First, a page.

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The Globe Distributed System

The Globe Distributed System

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Published by: genwise on Aug 02, 2013
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Philip Homburg Maarten van Steen Andrew S. Tanenbaum
In my first lecture, I gave a general introduction to distributed systems. In my second lecture Idiscussed Amoeba, a distributed system intended for use on a local area network. In this lecture Iwill discuss another system I have helped design, GLOBE. In contrast to Amoeba, GLOBE isintended as the ‘‘operating system’’ for a worldwide distributed system (Homburg et al., 1996; VanSteen et al., 1995). As a consequence, a number of quite different issues arise. As a simple example,resources are located in Amoeba by broadcasting a request. In a worldwide system, such an approachwill not work, so a completely different design is needed.In the 1960s and 1970s, the computing universe was dominated by mainframes and minicom-puters that ran batch and timesharing operating systems. Typical examples of these systems wereOS/360 and UNIX. These system were primarily concerned with the efficient and secure sharing of the resources of a single machine among many competing users.In the 1980s, personal computers became popular. These machines had different kinds of operating system, such as MS-DOS and Windows, and were primarily concerned with providing agood interactive environment for a single user. Resource allocation was not a major issue.As we move closer to the year 2000, it is becoming clearer that a new environment is appearing,one dominated by millions of machines interacting over wide area networks such as the current Inter-net. While all these machines have individual local operating systems, the worldwide system as awhole raises many of the same issues that are found in local operating systems, including interprocesscommunication, naming, storage, replication, and management of files and other kinds of data,resource management, deadlock prevention, fault tolerance, and so on. Only instead of being per-formed on a single machine, these issues arise in the large.In effect, we need an ‘‘operating system’’ for this worldwide system. This operating systemwill of necessity be different from existing operating systems in that it will run in user mode on top of existing operating systems (as do the servers in many modern microkernel-based operating systems).Nevertheless, it will have to perform traditional operating system functions on a huge scale.At the Vrije Universiteit, we are developing such an operating system, GLOBE, for the world-wide computing environment of the future. In this paper we will describe its architecture.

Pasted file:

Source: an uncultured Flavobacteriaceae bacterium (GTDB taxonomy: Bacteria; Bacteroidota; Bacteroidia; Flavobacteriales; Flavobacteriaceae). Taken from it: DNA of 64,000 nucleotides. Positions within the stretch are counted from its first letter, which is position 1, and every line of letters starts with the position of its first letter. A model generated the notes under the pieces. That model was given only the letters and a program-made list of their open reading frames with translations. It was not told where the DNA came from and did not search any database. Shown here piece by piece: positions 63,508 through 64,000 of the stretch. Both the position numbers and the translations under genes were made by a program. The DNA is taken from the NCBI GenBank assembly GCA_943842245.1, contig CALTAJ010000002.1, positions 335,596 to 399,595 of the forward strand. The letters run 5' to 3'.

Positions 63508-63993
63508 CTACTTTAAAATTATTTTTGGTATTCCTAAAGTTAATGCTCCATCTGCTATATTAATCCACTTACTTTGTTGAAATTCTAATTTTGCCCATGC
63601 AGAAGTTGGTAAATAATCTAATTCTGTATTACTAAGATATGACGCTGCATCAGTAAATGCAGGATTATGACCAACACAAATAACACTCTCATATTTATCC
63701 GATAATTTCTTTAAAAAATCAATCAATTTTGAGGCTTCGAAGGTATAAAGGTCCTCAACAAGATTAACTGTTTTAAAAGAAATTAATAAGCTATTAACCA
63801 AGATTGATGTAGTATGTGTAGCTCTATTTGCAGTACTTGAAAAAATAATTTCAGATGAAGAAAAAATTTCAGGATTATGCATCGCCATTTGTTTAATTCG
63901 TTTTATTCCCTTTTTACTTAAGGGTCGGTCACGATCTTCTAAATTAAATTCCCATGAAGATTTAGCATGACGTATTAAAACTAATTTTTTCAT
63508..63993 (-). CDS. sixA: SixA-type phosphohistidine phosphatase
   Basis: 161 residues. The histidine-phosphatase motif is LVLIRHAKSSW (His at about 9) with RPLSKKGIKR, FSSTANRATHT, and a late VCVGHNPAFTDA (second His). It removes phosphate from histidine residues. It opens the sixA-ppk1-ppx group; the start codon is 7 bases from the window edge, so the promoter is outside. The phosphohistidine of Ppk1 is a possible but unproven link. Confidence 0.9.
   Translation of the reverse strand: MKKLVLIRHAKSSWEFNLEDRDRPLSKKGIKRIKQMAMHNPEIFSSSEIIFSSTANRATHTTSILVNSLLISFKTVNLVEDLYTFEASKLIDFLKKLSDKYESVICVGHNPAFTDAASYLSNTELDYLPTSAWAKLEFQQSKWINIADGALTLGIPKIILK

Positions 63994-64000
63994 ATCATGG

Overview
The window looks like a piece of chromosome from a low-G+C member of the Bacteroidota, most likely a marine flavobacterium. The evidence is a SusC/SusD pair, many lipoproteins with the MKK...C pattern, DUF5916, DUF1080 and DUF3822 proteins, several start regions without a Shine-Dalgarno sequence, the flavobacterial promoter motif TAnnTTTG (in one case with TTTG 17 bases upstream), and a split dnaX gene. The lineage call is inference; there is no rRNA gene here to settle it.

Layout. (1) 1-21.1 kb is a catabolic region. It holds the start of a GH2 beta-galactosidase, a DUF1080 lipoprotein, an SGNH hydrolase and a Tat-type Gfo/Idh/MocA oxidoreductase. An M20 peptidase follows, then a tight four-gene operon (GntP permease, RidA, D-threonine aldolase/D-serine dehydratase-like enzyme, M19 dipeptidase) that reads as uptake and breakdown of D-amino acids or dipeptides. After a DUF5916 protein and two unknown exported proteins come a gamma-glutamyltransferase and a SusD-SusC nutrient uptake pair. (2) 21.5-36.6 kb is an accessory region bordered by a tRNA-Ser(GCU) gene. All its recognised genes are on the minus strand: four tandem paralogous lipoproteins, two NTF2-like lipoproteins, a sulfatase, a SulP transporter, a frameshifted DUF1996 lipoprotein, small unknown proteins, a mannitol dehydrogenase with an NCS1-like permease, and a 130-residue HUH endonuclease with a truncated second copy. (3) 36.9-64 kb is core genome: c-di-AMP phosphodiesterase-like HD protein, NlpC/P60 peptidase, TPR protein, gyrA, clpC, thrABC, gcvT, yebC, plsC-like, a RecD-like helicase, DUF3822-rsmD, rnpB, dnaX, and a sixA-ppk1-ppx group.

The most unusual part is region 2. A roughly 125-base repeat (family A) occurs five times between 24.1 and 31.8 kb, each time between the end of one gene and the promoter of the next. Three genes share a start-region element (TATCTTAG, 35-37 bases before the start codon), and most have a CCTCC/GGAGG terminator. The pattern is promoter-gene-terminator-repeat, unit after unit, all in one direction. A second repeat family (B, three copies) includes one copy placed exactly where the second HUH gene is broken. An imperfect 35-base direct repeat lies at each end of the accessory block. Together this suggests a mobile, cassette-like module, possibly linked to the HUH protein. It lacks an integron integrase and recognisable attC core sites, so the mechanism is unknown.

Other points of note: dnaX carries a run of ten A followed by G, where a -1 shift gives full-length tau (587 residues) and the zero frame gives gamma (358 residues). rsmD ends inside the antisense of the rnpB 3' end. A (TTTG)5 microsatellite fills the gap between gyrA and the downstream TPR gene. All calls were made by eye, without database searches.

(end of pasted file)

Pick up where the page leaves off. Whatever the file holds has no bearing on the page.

Current wide-area systems tend to lack a common model. For example, the World Wide Web,email, news, and FTP all provide ways of communicating, but they are all based on different concep-tual models. For example, each one has its own naming scheme (URLs, DNS names, newsgroupnames, and host+path names). Mail and news are ‘‘push-driven’’ (the sender actively transmits thedata), whereas FTP and WWW are ‘‘pull-driven’’ (the receiver goes and gets the data from a remotesite). They also differ in terms of replication strategy, encoding, containers, and authentication,although there is no real reason for all these differences to exist.In contrast, there are other systems that have a more unified model. For example, in FOR-TRAN 4, all external data sets are modeled as tapes. In UNIX, everything is a file. In the WWW,everything is a document. In many distributed shared memory systems, everything is a page, and soon. What we need for worldwide computing is a single unifying model, like these.
GLOBE is a layer on top of existing operating systems that effectively functions as a kind of worldwide operating system that presents a uniform abstraction to applications and users. GLOBE isbased completely on objects in the sense that all the important items in the system are modeled asobjects. Typical objects include machines, web pages, mailboxes, news articles, etc. Associated with